Mark McKenna has a boomerang hanging on his office wall, a cheery symbol of reconciliation and renewal. He doesn’t play with it, but he isn’t complaining. After all, his bosses, the husband-and-wife team of Andrew Friedlander and Janis Akuna, provide him with plenty of other toys to keep him occupied as winemaker of Andis Wines in Amador County’s Shenandoah Valley.
Like youngsters given the run of Toys R Us, McKenna and Friedlander giddily show off their playthings on a recent day as we cross the crushpad and wander deep into the winery cellar. There’s the squat egg-shaped concrete fermenter in which McKenna likes to finish cabernet franc and grenache. There are two more concrete tanks, antique versions of the egg – big and blocky throwbacks to early winemaking in California. They’re employed at Andis not to ferment juice but to polish resting wine.
And there’s a qvevri, a conical earthenware vessel lined with beeswax that harkens to a method of winemaking so ancient and rare it is on UNESCO’s list of intangible cultural traditions and arts. In a visit to the eastern Europe republic of Georgia, Sacramento grocer Darrell Corti bought it and then turned it over to Andis, where it’s gurgling with zinfandel juice, skins, stems and seeds.
McKenna removes the lid to steal a taste. The dark and foamy juice is floral, fruity and surprisingly sweet, though it tests dry, with no sign of residual sugar. “I think it’s the stems,” McKenna says in trying to put his finger on the source of the sweetness.
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The qvevri will remain sealed for up to a year, after which McKenna is to clean up the wine to see what he gets. If the experiment works, great; if not, he will move on to the next project. “I feel safe here,” he says. “I can try an idea and if it doesn’t work, it’s OK to try again.”
Here and there, he pauses besides tank or barrel to pull a sample of this or that wine, each showing why Andis has gained a standing, even in its youth, for wines of clean-cut character and alluring refinement – a fragrant and earthy 2015 grenache; a densely colored and tobacco-scented 2014 malbec; and a lush and dramatic 2014 old-vine zinfandel, a worthy successor to other recent vintages from the same vineyard, which dates from 1869.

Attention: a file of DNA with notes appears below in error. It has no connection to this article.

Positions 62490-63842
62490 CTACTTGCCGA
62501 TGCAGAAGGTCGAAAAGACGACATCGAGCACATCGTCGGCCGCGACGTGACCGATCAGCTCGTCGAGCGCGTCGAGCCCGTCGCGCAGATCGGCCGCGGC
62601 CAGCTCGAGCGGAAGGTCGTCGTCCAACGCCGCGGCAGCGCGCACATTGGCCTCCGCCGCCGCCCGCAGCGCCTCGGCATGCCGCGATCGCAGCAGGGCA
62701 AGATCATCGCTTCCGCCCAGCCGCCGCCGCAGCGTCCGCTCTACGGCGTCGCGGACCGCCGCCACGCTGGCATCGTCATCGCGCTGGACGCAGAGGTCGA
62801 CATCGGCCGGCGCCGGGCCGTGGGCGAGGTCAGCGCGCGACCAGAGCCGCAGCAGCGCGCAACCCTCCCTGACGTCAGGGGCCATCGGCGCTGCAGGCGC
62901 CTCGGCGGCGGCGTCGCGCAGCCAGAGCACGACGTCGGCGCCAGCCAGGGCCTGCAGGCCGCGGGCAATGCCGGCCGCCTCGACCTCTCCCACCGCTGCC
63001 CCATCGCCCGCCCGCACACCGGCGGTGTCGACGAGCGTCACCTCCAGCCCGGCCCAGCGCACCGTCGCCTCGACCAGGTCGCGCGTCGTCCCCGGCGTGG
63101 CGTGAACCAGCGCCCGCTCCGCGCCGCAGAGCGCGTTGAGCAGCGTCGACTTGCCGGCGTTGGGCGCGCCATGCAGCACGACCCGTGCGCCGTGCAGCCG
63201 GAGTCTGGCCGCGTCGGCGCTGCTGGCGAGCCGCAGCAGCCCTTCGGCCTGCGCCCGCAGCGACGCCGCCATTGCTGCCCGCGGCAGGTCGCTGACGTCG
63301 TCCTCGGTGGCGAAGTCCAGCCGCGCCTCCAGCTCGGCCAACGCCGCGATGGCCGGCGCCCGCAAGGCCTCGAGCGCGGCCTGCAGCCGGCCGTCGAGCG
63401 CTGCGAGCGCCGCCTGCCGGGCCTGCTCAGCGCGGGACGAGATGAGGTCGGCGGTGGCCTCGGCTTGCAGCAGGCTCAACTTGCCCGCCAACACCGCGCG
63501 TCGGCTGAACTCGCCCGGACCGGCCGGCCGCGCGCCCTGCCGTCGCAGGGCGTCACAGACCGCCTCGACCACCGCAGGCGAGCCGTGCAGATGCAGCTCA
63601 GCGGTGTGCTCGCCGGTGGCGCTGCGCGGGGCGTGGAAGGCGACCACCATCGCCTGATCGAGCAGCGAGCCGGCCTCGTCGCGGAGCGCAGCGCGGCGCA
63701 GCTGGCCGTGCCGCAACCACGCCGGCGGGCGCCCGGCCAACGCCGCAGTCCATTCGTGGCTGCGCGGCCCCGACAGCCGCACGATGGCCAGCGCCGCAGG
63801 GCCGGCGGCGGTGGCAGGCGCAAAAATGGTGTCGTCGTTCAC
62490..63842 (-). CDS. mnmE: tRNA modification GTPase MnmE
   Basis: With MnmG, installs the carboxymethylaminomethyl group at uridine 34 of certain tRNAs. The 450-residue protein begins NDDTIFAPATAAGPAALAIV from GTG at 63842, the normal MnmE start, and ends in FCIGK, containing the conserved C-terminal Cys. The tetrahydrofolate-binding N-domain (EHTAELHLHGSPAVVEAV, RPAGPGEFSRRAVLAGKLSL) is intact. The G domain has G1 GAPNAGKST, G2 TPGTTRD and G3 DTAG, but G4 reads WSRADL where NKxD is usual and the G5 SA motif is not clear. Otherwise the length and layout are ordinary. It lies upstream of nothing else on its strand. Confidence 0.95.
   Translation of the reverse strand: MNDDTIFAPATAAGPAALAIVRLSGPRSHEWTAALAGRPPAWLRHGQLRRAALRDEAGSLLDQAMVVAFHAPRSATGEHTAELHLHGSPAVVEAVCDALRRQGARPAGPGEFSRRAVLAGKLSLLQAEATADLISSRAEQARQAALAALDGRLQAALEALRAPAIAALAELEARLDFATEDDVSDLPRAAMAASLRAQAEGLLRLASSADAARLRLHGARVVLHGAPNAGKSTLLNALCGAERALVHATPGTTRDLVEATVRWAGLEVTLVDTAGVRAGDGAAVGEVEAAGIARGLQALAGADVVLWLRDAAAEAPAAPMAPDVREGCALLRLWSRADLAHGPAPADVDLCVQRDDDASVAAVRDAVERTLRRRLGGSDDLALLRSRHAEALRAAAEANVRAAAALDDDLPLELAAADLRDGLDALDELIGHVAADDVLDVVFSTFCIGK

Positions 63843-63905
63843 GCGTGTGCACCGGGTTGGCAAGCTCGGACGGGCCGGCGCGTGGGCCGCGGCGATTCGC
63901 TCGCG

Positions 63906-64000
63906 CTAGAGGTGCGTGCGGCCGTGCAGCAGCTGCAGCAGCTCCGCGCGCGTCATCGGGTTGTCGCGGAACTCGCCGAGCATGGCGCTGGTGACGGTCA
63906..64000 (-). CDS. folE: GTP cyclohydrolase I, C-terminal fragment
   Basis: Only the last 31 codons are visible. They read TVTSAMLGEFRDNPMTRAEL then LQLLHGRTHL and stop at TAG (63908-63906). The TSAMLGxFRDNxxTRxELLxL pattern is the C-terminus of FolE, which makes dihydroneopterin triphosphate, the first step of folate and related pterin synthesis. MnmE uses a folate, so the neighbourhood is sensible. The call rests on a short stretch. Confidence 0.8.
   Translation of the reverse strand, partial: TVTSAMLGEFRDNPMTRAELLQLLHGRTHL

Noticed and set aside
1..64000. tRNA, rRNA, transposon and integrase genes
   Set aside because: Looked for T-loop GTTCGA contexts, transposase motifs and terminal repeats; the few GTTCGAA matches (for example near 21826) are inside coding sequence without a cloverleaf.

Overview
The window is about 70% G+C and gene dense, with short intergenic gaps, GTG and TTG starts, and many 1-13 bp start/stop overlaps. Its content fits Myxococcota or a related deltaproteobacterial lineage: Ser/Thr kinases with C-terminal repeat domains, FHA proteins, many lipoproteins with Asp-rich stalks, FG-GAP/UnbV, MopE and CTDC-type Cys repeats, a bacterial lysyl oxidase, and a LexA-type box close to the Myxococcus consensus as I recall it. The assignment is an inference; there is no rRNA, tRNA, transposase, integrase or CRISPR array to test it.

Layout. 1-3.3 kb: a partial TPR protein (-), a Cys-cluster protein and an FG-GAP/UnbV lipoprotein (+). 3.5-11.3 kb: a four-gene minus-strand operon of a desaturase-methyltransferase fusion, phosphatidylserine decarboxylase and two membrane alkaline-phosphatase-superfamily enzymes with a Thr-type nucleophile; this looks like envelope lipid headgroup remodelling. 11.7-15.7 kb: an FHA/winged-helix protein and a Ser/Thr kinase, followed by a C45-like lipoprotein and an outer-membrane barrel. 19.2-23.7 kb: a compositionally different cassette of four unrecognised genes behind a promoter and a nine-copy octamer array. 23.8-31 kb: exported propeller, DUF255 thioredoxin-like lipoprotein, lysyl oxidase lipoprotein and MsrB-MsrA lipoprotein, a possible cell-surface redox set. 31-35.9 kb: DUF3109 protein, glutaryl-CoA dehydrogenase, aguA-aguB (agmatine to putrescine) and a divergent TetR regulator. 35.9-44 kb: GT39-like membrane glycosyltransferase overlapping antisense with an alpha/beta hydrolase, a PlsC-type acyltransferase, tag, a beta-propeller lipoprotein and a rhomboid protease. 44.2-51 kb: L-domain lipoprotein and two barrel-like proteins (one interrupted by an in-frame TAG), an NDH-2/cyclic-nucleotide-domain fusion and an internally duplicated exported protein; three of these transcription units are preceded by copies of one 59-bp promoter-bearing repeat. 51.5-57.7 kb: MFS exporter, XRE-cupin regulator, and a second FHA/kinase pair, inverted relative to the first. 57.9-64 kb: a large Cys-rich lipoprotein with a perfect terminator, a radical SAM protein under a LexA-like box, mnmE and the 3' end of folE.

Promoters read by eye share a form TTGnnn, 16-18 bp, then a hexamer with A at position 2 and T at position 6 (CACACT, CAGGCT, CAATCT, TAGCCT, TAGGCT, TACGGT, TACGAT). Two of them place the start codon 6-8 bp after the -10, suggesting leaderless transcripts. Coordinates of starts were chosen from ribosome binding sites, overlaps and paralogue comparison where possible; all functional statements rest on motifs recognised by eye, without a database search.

It is part of our history (as a company) that when someone leaves in a professional manner and is a good person we will welcome them back with a boomerang. That’s how we built our company.
Andrew Friedlander, Andis winery
From the outset five years ago, McKenna and Friedlander have shared the same philosophy – to set themselves apart and to help raise the area’s profile as a fine-wine region by being unusually imaginative and inventive. “You have to be a little bit different,” Friedlander says. “Everyone is trying to do the same thing. To get people excited, we’re trying to be different.”
As a consequence, they’ve embraced grape varieties not usually cultivated in the Sierra foothills, such as schiopettino, semillon and malbec, and adopted strategies and techniques relatively new to the region, like sending out wine in kegs and refillable carafes.
They work in one of the more modern and striking facilities in Shenandoah Valley and don’t shy from risks. This past fall, they released a zesty and spicy “nouveau zinfandel” in emulation of France’s nouveau Beaujolais. They have brought in barrels of acacia wood to mimic an Australian approach to semillon. And to the sauvignon blanc, petite sirah, zinfandel, barbera and other varietal wines in their lineup, they’ve added a hard cider.
Which isn’t to say that they haven’t had their differences. Friedlander saw McKenna’s role as both winemaker and manager. Early on, McKenna was game, but he came to recognize that he couldn’t handle managerial tasks with as much finesse as he handles cabernet franc, zinfandel and the like.
About a year ago, the two parted ways. Friedlander brought on board another winemaker. McKenna went off on his own as a consulting winemaker for other brands.
Not to get mushy here, but as the year wore on they realized they missed working together, that their personalities and their vision for Andis dovetailed. They met, they talked for five and a half hours, and they ultimately agreed to end the separation.
That’s how the boomerang came into play. Friedlander is a successful commercial real-estate developer in Hawaii. He’s mentored plenty of employees who have struck out on their own. Over the past 50 years, several had second thoughts and returned to work with Friedlander.
“It is part of our history (as a company) that when someone leaves in a professional manner and is a good person we will welcome them back with a boomerang,” Friedlander says. “That’s how we built our company.”
McKenna got his boomerang this past summer. It came with a pledge from Friedlander to relieve him of managerial tasks that he found difficult, thus the recruitment of Jenae Plasse as chief operating officer to handle day-to-day operations.
“I’m a half-way decent winemaker, but I’m a bad manager,” McKenna says. “Andy took the stuff off my plate that I’m not good at.”
And gave him the toys with which to continue to set Andis apart for its distinctive wines.
Editor’s note: This story was changed Jan. 5 to correct Mark McKenna’s name.
Wine critic and competition judge Mike Dunne’s selections are based solely on open and blind tastings, judging at competitions, and visits to wine regions. He can be reached at firstname.lastname@example.org.
11000 Shenandoah Road, Plymouth, is open 11 a.m.-4:30 p.m. daily except major holidays. 209-245-6177; www.andiswines.com